BNM presents

10 Important Technologies

1. Miniaturized PCR Test

As the ongoing COVID-19 pandemic debilitates the world, a miniaturized rapid PCR test, without a doubt, should top the list of important technologies concerning the BNM community. Since the COVID-19 breakout, the PCR test has made news headlines so much so that the lay public has become familiar with the term PCR although most might be unaware of the fact that the acronym stands for polymerase chain reaction and refers to a technique for making many copies of target nucleic acid sequence. PCR has given a quantum leap to clinical and life sciences since its invention in 1980s, bringing 1993 Nobel Chemistry Prize to its inventor Karl Mullis, who shared the Prize with Michael Smith. Routinely performed in laboratories worldwide even before the pandemic, PCR is conducted inside small plastic tubes placed in a desktop equipment called thermal cycler. The equipment executes a prescribed temperature protocol to expose the reaction mixture to repeated cycles of several set temperatures to synthesize billions of copies of target nucleic acid sequence, which is often presented initially at an undetectable copy number. The miniaturization of PCR on a microchip dates back to early 1990s, not long after the miniaturization of capillary or artificial-gel electrophoresis on a microchip. Both of these miniaturized components are complementary because endpoint PCR is followed by electrophoresis in the form of capillary or slab gel to separate and detect reaction products. The miniaturization of PCR is attractive because reducing thermal mass on a microchip speeds up thermal cycling process, considerably reducing overall reaction time down to several minutes. The true value of these efforts, however, lies in the integration of these components into a sample-in-answer-out system that can be deployed at a point-of-care or a checkpoint where it can be operated by unskilled personnel to screen masses for diseases. Such a unit is considered as the holy grail of the Micro Total Analysis Systems or μTAS. As the world battles through another once-in-a-century pandemic, nasal swabs collected from suspects have to be transported to laboratories for a PCR test. We encourage our members, especially those young ones to take the challenge of developing a miniaturized rapid PCR test with sample-in-answer-out capability so that the world can be equipped with the necessary tools to prevent future epidemics from becoming a full-blown pandemic. Further on the topic, we refer readers to the following recent open-access reviews:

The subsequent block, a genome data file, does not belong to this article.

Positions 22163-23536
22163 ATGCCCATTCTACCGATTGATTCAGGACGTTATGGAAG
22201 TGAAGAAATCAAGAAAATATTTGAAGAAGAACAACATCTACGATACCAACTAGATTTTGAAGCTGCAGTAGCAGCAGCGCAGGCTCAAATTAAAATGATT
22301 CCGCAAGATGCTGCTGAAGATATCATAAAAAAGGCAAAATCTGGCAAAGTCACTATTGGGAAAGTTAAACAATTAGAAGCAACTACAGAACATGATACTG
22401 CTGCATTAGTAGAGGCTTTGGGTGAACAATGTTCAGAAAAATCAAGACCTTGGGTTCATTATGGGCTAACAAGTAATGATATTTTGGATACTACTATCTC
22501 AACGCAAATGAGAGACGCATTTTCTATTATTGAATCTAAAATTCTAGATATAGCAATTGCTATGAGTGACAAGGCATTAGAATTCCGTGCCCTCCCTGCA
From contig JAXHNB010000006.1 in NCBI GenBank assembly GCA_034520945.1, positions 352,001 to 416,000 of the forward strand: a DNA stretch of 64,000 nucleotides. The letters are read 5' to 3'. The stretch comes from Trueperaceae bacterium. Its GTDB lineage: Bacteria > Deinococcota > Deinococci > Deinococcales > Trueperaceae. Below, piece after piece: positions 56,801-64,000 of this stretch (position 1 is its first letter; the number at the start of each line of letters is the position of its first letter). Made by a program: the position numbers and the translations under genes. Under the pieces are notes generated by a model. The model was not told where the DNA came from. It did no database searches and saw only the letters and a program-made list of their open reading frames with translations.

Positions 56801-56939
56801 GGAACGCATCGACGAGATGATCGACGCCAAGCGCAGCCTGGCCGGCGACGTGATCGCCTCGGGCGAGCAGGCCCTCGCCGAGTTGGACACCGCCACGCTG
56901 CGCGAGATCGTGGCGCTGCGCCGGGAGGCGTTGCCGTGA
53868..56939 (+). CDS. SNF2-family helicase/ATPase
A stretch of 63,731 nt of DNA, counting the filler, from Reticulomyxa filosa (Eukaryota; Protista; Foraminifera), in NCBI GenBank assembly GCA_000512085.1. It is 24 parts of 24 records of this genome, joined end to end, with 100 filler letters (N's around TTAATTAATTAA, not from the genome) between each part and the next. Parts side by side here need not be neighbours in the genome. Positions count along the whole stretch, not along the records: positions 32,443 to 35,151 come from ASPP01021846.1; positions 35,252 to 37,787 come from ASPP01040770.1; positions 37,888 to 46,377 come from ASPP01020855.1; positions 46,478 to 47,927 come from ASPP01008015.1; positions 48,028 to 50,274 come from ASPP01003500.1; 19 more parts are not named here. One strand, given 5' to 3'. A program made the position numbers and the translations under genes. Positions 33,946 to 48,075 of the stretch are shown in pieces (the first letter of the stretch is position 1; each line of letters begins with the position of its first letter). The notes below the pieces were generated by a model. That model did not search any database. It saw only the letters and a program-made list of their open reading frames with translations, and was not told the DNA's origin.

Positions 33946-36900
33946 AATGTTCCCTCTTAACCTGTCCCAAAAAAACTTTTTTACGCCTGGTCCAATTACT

Zhu et al., “The vision of point-of-care PCR tests for the COVID-19 pandemic and beyond,” Trends Anal. Chem., 2020, 130, 115984

Zhu et al., “PCR past, present and future,” Biotechniques, 2020, 69, 317-325